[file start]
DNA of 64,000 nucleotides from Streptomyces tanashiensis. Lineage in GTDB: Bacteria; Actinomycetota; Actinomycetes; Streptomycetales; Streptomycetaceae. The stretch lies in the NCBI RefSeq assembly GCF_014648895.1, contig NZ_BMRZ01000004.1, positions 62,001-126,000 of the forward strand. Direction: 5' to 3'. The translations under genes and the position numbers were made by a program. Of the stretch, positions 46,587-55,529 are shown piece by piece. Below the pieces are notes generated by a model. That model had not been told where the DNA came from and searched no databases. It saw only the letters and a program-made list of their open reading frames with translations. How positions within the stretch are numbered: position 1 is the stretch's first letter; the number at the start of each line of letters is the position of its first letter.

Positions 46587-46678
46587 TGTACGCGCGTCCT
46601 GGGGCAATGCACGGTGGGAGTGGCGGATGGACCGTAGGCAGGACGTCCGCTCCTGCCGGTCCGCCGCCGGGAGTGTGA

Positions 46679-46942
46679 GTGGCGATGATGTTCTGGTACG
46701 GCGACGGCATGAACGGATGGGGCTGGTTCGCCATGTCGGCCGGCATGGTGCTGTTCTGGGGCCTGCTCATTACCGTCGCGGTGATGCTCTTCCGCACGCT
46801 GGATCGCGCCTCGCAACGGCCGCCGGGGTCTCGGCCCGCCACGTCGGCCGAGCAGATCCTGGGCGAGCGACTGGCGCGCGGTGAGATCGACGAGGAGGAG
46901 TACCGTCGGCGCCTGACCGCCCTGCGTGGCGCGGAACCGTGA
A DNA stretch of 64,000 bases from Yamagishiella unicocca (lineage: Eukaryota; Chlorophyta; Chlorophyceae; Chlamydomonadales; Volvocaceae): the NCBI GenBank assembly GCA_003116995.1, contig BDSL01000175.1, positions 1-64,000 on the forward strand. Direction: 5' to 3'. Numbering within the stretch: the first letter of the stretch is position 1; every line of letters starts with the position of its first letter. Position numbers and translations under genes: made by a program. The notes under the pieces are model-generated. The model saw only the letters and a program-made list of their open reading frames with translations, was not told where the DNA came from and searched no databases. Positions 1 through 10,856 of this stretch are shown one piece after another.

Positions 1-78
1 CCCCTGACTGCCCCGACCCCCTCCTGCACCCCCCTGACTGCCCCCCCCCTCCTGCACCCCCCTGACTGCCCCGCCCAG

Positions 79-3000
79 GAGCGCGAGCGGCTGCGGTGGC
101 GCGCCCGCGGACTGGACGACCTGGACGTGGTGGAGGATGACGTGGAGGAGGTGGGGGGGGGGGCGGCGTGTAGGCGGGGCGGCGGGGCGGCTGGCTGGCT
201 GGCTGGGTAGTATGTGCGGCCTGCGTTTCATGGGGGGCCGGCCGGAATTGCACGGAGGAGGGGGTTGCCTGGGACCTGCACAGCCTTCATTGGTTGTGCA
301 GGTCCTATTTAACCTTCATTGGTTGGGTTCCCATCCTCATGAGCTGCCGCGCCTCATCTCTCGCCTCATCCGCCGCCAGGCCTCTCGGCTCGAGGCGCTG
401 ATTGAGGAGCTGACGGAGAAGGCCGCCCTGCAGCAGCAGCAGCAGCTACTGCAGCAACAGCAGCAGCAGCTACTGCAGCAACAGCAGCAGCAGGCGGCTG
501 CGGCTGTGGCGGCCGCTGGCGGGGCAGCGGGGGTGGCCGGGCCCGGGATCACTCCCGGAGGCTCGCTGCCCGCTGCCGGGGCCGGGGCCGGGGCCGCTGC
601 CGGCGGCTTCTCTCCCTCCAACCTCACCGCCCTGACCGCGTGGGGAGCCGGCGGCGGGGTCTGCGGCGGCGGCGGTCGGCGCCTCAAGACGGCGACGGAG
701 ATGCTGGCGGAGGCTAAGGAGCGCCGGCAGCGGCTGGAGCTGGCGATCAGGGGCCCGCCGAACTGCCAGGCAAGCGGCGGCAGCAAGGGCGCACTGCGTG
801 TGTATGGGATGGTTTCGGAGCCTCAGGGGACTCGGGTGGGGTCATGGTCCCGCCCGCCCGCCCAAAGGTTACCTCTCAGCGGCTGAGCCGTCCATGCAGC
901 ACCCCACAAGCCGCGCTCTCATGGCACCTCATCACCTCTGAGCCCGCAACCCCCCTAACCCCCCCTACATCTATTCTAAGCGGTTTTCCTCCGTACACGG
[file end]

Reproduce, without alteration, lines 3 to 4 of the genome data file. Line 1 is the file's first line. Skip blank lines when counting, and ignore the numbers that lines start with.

46587 TGTACGCGCGTCCT
46601 GGGGCAATGCACGGTGGGAGTGGCGGATGGACCGTAGGCAGGACGTCCGCTCCTGCCGGTCCGCCGCCGGGAGTGTGA